.NET connecting to different databases…a request

By Philip Miseldine

Your wish is my command :) A request was made for a quick primer on how to get .NET connecting to different databases.

Whilst there are a multitude of different databases almost all will allow you to connect through one of the following methods supported by .NET: ODBC and OLE DB. OLE DB can often provide better performance because it has less work to do to get your requests to and from your database and offers higher level data access interfaces, making it more suitable to non-SQL and unstructured data sources.

Many database manufacturers (and 3rd parties) also produce native ADO.NET interfaces to the database, which again, can increase performance.

So first see if your Database provides native ADO.NET support, if not try OLE DB support, and if all else fails, fall back to using ODBC :)

All ADO.NET data providers conform to a common set of interfaces providing a Connector, a DataReader, and a DataAdapter. There are more components, but let’s concentrate on these for the time being.

Let’s take MySQL as an example. There are 3rd party data providers, which you can use however, I’ll show how to connect to the database through OLE DB:

The connection string to MySQL through OLE DB takes the following form:

string connectionString = "Provider=MySQLProv;Data Source=mydb;User Id=UserName;Password=password;";

Simply fill in your database information to create your own connection string which you can use with the OleDbConnection class to create a connection to your database:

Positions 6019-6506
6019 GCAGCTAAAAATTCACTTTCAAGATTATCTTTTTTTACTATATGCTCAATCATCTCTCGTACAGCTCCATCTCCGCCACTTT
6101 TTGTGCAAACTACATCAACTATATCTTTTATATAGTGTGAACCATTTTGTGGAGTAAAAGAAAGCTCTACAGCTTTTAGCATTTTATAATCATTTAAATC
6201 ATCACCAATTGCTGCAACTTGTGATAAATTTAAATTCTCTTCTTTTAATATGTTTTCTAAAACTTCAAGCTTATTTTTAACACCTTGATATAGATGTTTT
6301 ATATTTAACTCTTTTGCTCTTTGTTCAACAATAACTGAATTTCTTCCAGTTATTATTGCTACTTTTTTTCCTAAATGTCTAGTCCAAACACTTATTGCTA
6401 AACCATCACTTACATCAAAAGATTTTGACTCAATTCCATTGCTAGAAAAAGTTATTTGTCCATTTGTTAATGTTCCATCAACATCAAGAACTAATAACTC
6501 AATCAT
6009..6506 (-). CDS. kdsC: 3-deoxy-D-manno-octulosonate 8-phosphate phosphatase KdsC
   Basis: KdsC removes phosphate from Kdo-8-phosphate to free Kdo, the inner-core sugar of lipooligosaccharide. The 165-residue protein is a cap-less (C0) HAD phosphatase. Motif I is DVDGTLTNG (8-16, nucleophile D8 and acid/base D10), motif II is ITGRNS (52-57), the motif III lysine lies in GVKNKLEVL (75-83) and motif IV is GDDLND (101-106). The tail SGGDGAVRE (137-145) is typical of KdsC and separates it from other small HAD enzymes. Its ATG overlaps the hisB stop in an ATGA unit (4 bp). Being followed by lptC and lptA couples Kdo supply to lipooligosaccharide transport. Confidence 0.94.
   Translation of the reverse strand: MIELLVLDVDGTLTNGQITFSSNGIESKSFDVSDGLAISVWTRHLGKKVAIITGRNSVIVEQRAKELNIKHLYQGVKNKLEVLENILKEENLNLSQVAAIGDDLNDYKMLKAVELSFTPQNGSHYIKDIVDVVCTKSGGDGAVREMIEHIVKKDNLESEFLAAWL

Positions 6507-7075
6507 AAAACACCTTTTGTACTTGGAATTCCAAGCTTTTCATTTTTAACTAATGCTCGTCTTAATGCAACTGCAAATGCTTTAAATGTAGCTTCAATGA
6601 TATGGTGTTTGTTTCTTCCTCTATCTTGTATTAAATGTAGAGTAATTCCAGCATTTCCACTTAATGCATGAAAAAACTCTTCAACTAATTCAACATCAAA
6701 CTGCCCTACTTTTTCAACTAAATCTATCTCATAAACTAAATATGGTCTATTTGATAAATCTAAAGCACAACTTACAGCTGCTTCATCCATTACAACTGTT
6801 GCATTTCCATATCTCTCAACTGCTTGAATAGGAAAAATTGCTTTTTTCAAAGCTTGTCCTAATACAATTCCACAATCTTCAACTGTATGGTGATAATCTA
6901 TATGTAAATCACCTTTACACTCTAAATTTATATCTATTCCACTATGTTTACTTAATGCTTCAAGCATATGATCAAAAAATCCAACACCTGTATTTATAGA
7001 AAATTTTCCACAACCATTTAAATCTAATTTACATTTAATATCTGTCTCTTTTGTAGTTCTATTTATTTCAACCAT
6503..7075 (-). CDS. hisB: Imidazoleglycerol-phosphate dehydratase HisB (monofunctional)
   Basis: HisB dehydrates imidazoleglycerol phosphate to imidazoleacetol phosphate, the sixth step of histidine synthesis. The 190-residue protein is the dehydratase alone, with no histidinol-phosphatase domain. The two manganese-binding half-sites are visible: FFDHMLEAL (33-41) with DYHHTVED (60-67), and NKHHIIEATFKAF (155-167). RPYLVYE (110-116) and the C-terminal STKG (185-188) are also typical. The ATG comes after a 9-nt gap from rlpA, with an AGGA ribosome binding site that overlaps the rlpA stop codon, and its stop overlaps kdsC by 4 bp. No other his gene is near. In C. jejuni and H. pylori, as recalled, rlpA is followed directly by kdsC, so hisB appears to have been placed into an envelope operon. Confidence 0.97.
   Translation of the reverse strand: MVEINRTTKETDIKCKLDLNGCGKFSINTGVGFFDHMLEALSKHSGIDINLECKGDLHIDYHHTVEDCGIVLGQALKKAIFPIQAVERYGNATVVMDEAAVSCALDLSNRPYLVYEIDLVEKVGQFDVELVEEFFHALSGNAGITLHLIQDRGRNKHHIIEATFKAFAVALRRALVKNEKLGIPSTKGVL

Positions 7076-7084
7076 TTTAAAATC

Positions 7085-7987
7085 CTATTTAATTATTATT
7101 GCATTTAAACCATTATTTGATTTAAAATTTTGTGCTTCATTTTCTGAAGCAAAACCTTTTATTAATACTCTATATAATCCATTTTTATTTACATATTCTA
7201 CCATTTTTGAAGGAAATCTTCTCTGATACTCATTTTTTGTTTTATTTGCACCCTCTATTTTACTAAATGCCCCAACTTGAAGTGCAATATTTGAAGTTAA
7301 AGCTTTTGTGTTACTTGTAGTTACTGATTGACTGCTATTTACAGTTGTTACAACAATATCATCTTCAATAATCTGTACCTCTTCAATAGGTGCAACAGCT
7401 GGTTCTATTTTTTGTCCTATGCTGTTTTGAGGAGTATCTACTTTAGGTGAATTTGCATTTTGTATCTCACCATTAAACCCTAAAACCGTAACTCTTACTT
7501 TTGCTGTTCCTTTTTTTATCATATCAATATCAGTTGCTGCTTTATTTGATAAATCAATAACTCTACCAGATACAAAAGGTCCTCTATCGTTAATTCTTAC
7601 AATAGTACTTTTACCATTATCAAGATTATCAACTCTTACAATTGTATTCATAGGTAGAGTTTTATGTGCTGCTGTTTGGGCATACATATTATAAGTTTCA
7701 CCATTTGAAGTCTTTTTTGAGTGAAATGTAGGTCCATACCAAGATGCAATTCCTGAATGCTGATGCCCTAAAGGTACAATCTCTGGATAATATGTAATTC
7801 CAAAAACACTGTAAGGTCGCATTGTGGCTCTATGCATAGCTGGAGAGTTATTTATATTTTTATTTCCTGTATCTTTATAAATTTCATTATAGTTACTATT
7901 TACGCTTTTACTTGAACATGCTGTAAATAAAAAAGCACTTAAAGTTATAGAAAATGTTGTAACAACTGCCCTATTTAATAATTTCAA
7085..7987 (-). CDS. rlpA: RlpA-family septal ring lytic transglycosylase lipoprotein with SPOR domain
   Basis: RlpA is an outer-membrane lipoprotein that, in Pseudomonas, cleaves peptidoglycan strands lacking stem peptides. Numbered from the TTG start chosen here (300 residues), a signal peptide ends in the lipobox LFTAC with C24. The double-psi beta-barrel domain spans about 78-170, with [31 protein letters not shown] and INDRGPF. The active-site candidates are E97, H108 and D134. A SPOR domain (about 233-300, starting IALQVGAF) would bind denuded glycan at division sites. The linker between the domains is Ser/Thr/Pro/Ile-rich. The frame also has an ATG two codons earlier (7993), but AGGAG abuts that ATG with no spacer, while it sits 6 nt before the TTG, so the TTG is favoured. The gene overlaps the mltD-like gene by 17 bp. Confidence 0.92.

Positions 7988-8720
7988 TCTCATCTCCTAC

OleDbConnection conn = new OleDbConnection(connectionString);

We can now either choose to use a DataSet (executes a SQL query to your database, retrieves all results before returning, and disconnects from the database), or a DataReader (executes a SQL query, and if results are available, retrieves on your command).

I’ll outline the code for both:

Using a DataSet:

OleDbDataAdapter da = new OleDbDataAdapter("select id from foo",conn);
DataSet ds = new DataSet();
int i = adapter.Fill(ds); // i will contain the number of results

foreach (DataRow dr in ds.Tables[0].Rows)
Console.WriteLine("id: "+dr[0].ToString());

You can now use the DataSet to query your results.

Using a DataReader:

OleDbCommand comm = new OleDbCommand("select id from foo",conn);
OleDbDataReader reader;
reader = comm.ExecuteReader();

while (myReader.Read()) {
Console.WriteLine("id: "+reader.GetInt32(0));
// Close when done reading.
// Close the connection.

As you can see, it is only the connection string which selects your database. is a great resource for finding the connection string for your particular database.

For ODBC, simply replace any references to “OleDb” in the above example to “Odbc”. All share the same interfaces :) You might also need to download the Odbc ADO.NET provider from Microsoft depending on your .NET and VS.NET edition (you can find this here).

Well, I hope this clears matters up somewhat. Give it a try, and as always, if you have anything to add, just add a comment :)

Meet the author
Philip is a Computer Science PhD student at Liverpool John Moores University. He's still not mastered guitar tabs, never finished Mario, and needs a haircut. He discusses life at
  • Matt

    Where do you put the MySql server name, the DB server is on a different machine I your CS example does tell us that.

  • Anonymous



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